Paternity is the legal status that establishes whether or not someone is another person’s biological father. Establishing paternity is very important in the eyes of the law when it comes to child support and child custody issues. There are court proceedings and DNA testing that are both used to establish paternity, and the better they are understood the easier it can be to move through the process.
While paternity can be established without a lawyer and the court system, having a legal advocate on your side and making sure everything is filed and processed correctly can give you important information and peace of mind.
If you need to establish paternity, an attorney can help. Here at Petrelli Previtera, LLC, we work with clients all throughout greater Philadelphia and Southern New Jersey on paternity and other family law issues.
The Courts And The DNA Testing Process
Using a DNA test through an approved laboratory can establish biological paternity. A cheek swab can be used, and the DNA of the alleged father and the child can then be compared to one another. Generally, a DNA test will show a 99.9 percent certainty if the child belongs to the father. With the DNA proof, parentage can be established for legal purposes. The courts can use the DNA to make a paternity ruling, but there are other ways that can be done. Generally, if the parents were married at the time of the child’s birth, the child is considered to be the father’s biological offspring. The same is generally true of the father named on the child’s birth certificate, whether or not the parents of the child were married.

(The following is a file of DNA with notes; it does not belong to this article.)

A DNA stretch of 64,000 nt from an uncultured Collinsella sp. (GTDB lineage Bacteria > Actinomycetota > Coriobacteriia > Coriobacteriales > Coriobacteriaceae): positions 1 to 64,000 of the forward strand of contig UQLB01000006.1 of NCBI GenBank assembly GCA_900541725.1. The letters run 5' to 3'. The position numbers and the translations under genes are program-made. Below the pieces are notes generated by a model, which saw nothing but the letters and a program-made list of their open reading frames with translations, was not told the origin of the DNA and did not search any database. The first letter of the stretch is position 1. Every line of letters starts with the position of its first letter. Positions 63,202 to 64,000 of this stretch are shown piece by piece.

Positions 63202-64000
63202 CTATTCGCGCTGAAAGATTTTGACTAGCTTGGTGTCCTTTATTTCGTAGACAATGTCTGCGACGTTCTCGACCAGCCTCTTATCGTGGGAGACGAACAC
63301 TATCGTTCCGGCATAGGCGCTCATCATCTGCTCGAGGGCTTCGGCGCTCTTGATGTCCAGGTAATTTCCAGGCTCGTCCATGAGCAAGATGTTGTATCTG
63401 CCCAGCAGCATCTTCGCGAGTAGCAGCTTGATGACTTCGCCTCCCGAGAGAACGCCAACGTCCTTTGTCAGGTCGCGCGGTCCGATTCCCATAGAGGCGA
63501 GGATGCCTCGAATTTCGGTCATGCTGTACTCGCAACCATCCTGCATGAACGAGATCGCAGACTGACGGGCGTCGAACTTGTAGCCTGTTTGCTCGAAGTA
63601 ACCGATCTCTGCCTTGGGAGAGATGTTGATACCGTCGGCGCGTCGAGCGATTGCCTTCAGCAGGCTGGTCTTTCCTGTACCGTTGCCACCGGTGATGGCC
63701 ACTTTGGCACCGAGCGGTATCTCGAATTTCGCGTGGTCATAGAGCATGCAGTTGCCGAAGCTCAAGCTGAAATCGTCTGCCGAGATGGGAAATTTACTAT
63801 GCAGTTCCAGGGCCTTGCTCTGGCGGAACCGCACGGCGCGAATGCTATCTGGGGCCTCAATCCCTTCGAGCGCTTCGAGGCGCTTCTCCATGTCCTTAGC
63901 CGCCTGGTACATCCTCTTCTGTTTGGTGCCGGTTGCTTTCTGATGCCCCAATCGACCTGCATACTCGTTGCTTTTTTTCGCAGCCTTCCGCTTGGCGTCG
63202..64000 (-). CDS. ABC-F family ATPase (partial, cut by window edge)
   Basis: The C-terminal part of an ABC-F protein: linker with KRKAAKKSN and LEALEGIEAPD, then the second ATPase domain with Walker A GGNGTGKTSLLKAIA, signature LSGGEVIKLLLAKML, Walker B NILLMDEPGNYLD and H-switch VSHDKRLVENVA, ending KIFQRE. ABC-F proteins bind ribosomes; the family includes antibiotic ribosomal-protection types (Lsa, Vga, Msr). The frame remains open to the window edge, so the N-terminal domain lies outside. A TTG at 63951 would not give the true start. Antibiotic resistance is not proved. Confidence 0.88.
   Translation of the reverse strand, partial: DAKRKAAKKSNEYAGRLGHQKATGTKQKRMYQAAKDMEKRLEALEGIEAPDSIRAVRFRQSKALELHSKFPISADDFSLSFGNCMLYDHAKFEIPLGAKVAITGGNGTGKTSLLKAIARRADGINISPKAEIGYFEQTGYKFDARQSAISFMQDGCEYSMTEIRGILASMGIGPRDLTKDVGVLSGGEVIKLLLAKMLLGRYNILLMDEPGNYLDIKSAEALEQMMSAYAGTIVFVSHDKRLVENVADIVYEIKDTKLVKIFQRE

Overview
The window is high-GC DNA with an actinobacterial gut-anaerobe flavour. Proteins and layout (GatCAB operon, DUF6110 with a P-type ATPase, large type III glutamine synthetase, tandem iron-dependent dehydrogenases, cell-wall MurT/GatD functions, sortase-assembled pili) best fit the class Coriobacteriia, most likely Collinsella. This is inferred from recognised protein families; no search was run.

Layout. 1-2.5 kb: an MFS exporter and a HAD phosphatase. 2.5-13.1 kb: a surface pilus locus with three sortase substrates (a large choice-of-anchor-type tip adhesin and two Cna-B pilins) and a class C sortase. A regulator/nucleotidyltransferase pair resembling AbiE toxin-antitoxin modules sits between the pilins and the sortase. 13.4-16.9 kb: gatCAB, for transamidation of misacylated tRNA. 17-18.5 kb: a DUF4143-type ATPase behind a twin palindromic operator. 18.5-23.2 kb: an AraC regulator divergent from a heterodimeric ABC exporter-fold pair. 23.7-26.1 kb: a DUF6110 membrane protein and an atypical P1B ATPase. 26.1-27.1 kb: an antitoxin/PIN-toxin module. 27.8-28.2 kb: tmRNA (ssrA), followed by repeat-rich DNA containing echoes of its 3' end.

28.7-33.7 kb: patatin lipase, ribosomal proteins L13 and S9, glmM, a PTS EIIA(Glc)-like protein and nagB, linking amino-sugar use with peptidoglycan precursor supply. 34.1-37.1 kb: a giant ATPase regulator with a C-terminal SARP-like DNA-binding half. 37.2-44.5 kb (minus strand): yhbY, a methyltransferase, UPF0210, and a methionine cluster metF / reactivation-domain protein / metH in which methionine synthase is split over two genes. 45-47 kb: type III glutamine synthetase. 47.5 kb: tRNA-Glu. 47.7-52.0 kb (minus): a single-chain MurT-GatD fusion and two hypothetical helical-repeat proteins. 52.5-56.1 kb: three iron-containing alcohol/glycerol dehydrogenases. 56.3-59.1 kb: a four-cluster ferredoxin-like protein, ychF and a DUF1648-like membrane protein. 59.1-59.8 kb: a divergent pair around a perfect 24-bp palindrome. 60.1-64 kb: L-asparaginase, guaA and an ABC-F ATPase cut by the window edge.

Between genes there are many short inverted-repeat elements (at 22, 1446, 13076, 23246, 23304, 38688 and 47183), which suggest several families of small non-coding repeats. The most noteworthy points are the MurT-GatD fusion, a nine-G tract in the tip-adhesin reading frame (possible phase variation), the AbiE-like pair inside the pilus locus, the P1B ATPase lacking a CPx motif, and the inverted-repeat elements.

Child Support And Child Custody
The two main reasons for establishing paternity are usually child support and child custody. If you feel you are being asked to pay for a child that is not biologically yours, you may request a paternity test to determine whether your payments should continue. Women who feel men are not paying child support for their children also often request paternity tests, to ensure that they receive proper child support payments. Fathers attempting to get custody of their children may have to take a paternity test, as well, to prove that the children are theirs and allow their custody case to move forward.